Cosworth engineer, Monaco, 2010

Cosworth ‘would have made Aston Martin F1 engine’

2021 F1 season

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Cosworth’s managing director says the company would likely have built an F1 engine for Aston Martin in 2021 but the championship’s decision to keep the MGU-H prevented it.

Aston Martin was known to be considering an entry into F1 from 2021. However it backed out as it became clear F1 had scrapped plans to drop the MGU-H from the engine architecture.

Bruce Wood, MD of Cosworth, said the MGU-H is too expensive, has little application outside the sport and is an “obstacle” to new engine builders joining the sport.

“It certainly is where very few people, including ourselves, have direct experience,” said Wood. “Obviously Ferrari, Renault, Mercedes, Honda, have got that tapped to varying degrees of success. And the amount they’ve invested in that MGU-H technology is enormous.

“Of course it’s not just the technology of the hardware itself but then the strategy of the deployment of it and suddenly you realise that once you’ve designed and developed it there’s another 100 people to decide the strategy of how to use it.

“In our view it’s great technology but it is, in our view, something of an obstacle because it is so expensive to develop. And it has very limited application outside of motor racing. The applications for e-turbos in the mainstream world are probably pretty low so again to invest in all that technology for motor racing you could maybe convince yourself to do that if you thought ‘well, that’ll trickle down and be everywhere’ but we don’t really think it will.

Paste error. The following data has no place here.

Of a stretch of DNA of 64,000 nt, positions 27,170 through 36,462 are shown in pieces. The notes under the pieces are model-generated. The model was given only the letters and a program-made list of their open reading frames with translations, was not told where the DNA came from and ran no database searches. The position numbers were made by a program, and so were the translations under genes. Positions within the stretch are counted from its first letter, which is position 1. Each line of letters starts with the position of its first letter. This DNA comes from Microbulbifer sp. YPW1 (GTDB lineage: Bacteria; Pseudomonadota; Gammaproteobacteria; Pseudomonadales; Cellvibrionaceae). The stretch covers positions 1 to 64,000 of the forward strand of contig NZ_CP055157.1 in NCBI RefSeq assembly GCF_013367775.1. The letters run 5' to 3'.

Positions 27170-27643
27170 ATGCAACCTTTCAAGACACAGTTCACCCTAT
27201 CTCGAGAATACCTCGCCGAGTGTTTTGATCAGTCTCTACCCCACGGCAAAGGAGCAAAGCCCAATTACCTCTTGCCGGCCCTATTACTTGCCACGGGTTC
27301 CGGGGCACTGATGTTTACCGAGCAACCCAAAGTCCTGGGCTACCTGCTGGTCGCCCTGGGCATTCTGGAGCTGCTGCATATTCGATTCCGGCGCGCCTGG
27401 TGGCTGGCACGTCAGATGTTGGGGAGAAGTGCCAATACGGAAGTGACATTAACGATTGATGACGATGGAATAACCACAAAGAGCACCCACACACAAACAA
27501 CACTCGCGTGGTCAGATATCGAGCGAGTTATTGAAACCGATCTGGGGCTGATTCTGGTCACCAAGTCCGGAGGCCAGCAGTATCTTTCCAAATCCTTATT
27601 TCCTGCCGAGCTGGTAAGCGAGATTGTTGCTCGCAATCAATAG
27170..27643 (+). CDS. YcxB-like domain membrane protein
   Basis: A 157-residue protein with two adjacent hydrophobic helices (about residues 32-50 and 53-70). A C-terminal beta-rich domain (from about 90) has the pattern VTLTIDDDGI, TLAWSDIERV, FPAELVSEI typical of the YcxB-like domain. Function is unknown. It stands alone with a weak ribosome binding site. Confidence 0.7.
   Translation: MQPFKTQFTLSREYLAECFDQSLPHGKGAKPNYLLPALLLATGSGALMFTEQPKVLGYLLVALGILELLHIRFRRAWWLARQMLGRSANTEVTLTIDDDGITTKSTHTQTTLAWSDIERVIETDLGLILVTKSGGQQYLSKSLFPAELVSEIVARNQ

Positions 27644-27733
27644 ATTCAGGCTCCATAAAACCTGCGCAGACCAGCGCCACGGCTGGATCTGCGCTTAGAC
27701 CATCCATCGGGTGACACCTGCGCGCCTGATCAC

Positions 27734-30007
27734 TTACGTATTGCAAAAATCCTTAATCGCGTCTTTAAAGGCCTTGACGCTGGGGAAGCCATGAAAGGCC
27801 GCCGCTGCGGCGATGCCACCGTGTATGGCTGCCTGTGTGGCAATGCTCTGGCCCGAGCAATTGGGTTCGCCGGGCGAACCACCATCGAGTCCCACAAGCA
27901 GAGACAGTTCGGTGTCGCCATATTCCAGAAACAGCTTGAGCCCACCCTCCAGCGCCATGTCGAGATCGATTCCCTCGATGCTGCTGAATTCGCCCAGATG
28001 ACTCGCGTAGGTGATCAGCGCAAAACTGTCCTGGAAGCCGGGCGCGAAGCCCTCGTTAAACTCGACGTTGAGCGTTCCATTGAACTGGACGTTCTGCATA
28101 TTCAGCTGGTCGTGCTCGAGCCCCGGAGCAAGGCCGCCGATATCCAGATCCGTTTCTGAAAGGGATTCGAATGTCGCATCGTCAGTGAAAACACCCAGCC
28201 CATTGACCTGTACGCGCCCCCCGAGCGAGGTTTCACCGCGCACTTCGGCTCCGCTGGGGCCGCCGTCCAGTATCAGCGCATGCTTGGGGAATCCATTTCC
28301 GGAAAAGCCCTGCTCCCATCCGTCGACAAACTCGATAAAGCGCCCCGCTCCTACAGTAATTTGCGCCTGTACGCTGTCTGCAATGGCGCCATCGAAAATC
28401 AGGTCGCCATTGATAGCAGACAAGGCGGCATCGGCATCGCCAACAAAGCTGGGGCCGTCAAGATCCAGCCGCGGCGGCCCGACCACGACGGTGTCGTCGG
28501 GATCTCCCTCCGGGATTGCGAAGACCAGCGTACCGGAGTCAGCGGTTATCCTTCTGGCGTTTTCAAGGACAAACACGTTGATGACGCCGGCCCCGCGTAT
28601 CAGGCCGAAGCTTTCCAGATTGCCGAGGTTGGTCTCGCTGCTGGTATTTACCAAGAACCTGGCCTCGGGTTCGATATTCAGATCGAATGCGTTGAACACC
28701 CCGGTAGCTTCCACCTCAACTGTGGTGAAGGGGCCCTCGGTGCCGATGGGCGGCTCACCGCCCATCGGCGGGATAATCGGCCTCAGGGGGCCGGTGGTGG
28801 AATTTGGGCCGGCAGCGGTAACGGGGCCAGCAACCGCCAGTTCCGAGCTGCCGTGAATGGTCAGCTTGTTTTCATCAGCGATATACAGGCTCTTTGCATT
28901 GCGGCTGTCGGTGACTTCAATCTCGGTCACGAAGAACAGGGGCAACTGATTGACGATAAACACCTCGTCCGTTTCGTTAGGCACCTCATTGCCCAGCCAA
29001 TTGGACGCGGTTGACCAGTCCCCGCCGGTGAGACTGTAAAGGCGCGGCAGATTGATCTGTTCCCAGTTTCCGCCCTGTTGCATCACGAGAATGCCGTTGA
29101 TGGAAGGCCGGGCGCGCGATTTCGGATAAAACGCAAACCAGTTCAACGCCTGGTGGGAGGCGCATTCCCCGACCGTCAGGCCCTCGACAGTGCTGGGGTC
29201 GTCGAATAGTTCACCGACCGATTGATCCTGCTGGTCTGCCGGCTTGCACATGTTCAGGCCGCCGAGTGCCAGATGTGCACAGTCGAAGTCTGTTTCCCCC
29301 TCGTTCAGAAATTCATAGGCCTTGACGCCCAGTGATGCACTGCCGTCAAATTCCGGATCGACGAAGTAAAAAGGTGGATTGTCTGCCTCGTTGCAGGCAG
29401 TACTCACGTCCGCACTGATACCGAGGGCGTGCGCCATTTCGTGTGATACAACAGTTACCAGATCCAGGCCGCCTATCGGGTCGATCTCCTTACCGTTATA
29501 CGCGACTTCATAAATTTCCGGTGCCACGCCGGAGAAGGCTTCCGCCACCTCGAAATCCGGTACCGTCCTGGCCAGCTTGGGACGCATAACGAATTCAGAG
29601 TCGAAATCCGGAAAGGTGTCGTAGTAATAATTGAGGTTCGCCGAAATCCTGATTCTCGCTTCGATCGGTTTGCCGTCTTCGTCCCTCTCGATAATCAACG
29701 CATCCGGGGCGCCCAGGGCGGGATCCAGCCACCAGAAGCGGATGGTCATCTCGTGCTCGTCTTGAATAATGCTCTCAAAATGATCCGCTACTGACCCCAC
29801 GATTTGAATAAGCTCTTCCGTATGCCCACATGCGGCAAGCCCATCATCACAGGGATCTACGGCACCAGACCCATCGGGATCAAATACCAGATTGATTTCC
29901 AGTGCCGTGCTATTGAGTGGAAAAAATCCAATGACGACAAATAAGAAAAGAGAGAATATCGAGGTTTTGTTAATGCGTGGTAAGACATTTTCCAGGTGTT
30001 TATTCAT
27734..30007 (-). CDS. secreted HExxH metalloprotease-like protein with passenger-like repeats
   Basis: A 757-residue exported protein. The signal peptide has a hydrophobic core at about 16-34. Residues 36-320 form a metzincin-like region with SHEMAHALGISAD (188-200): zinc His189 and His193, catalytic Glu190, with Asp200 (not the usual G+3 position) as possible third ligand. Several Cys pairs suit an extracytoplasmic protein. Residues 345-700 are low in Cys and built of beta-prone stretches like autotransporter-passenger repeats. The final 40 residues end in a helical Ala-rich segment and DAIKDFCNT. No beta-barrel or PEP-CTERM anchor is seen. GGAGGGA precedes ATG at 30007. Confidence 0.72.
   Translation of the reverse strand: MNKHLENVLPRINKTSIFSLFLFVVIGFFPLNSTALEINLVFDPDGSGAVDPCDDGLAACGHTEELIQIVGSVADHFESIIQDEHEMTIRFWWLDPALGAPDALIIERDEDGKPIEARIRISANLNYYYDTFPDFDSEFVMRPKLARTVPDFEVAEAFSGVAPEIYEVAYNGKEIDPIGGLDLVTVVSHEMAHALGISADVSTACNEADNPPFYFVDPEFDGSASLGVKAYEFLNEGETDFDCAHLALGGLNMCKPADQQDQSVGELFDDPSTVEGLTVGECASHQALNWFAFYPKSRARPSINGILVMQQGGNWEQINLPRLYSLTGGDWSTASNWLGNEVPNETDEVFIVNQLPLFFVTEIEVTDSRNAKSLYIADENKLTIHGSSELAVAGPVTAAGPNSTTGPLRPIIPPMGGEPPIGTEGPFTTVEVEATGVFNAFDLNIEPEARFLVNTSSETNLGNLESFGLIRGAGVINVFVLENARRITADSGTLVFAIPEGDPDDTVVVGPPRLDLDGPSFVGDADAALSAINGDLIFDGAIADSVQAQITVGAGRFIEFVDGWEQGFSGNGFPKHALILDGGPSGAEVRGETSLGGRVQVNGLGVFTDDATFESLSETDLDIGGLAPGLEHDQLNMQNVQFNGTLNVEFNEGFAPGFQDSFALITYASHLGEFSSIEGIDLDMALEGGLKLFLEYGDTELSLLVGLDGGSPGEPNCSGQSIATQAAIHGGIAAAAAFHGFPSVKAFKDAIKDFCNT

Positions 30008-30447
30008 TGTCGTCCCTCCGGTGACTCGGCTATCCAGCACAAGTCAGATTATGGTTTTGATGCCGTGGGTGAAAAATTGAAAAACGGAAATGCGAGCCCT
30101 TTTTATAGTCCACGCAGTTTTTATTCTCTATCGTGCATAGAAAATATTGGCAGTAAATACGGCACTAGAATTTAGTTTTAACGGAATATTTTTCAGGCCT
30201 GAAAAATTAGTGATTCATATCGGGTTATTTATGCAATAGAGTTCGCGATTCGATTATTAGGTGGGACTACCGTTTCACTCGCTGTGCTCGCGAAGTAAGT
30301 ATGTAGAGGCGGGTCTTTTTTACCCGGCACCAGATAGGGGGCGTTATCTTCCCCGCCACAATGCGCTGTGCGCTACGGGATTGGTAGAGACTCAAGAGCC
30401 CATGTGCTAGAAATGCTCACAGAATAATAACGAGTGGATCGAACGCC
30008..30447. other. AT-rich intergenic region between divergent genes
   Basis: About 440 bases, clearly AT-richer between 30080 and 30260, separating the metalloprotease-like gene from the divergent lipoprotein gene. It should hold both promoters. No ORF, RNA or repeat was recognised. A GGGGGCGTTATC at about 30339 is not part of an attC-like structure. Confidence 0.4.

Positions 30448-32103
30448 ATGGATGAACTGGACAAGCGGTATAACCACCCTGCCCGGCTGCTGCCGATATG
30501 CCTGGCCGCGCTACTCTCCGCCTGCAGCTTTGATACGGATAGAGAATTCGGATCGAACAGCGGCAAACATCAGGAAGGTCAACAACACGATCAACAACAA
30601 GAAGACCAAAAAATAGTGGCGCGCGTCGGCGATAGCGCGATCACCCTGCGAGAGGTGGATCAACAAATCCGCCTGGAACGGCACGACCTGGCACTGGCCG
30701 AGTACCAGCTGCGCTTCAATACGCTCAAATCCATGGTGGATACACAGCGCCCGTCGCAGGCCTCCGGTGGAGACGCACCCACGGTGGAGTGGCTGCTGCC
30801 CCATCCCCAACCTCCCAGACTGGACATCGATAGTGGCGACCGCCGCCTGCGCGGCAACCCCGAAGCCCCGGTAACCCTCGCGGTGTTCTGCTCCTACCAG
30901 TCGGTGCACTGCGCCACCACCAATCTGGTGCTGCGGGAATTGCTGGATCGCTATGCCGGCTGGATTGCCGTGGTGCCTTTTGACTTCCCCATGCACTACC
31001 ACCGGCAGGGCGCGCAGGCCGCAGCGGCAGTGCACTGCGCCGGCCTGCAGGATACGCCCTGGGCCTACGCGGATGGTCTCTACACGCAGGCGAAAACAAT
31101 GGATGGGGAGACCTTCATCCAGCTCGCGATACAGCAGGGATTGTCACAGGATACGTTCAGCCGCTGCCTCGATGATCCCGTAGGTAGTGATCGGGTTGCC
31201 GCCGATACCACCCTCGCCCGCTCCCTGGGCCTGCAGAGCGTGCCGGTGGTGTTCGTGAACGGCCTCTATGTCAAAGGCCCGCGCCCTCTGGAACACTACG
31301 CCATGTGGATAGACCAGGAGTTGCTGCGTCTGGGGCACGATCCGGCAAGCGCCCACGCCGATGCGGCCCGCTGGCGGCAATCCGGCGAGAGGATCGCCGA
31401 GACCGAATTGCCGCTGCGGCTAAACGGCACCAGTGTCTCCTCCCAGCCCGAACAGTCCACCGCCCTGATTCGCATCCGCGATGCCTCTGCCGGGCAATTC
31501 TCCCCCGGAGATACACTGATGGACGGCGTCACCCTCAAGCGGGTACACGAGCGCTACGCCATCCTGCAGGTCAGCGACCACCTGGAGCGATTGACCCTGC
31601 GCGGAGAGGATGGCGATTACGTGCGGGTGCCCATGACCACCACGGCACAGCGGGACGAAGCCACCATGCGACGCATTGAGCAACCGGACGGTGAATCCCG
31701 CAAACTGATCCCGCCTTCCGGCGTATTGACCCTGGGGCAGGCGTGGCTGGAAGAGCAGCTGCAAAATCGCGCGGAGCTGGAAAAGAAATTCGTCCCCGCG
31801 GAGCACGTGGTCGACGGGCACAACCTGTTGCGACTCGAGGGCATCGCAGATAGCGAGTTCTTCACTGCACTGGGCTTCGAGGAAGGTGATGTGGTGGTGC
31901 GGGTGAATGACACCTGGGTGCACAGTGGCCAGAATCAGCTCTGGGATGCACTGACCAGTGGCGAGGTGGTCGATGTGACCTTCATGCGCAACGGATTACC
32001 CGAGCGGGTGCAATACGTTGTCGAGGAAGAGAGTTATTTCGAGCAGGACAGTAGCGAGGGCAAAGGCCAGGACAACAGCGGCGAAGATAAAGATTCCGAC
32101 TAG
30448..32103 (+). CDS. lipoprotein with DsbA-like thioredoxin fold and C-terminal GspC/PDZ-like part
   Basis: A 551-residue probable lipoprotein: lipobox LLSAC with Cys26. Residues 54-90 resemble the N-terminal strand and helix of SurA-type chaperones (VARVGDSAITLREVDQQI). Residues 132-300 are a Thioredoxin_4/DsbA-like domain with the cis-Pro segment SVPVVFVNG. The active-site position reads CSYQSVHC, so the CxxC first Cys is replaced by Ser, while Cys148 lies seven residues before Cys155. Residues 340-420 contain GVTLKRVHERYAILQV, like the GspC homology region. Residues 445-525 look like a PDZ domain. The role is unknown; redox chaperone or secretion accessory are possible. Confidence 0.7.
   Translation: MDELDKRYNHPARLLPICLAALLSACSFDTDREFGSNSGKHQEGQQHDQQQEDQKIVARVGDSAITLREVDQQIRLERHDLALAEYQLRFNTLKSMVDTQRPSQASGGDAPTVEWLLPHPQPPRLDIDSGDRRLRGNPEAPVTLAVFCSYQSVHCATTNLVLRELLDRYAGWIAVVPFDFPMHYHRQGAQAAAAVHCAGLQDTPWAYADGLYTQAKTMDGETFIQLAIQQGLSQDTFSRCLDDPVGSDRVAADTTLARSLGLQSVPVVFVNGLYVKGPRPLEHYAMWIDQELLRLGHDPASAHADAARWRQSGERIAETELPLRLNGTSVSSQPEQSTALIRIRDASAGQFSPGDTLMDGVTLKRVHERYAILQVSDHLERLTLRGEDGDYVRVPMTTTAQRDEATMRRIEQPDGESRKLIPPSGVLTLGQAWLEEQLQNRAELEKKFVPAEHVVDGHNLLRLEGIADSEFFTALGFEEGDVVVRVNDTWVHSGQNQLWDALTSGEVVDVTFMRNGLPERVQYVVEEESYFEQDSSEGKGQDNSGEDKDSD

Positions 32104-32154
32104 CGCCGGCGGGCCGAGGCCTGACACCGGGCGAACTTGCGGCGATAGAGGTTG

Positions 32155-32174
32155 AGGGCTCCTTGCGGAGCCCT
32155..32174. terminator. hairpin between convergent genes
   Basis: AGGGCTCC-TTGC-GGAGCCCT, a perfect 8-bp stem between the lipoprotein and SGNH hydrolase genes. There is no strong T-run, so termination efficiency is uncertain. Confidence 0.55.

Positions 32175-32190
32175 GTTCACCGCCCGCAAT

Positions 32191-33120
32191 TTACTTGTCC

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“So while MGU-H I wouldn’t want to ever say isn’t a good technology – it’s really interesting but it is something of an obstacle, it is certainly one of the things that we were pushing for to be deleted in Formula One to make it easier for somebody new to come in. Not because it’s impossible to do but just because it is so burdensome to do.”

Cosowrth, F1’s second-most successful engine builder in terms of wins, were last active in F1 between 2010 and 2013 when they supplied engines to Williams, Lotus, Virgin (later Marussia) and HRT.

However Wood said they would have been unlikely to return to F1 as a customer engine builder had the MGU-H been dropped. “We don’t imagine there will be a Cosworth-badged Formula One engine whereby we are trying to lease it to teams and recover our investment like that.”

A tie-up with a car manufacturer like Aston Martin would have made more sense, he said. “When Aston Martin were talking about going in there was a reasonable chance that Cosworth would have done the engine for Aston Martin. That would have made a lot of sense and whether our name ever got mentioned, who knows but there could have been an Aston Martin Formula One project.

Removing the MGU-H could have made F1 more attractive to other manufacturers by slashing costs, said Wood. “In our view, deleting the MGU-H would have facilitated someone like Aston feeling it was more affordable.

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“They are not going to spend half a billion on Formula One – would they spend 100 million? I don’t know but maybe – there’s far more people who can spend 50 million or even a hundred million than can spend five hundred million. So in our view, deleting MGU-H would make the whole thing more affordable for somebody.”

“It would make it more plausible that another car manufacturer entered Formula One. That bit needs to happen for them to then come to us. That was our logic in the whole thing, kind of ‘we’re trying to help you help yourselves here, guys.’ You’re saying, FIA, that you want more car companies in it – which we understand, it needs more car companies in it, it’s become too much of a closed shop – but you’ve got to make it more affordable.”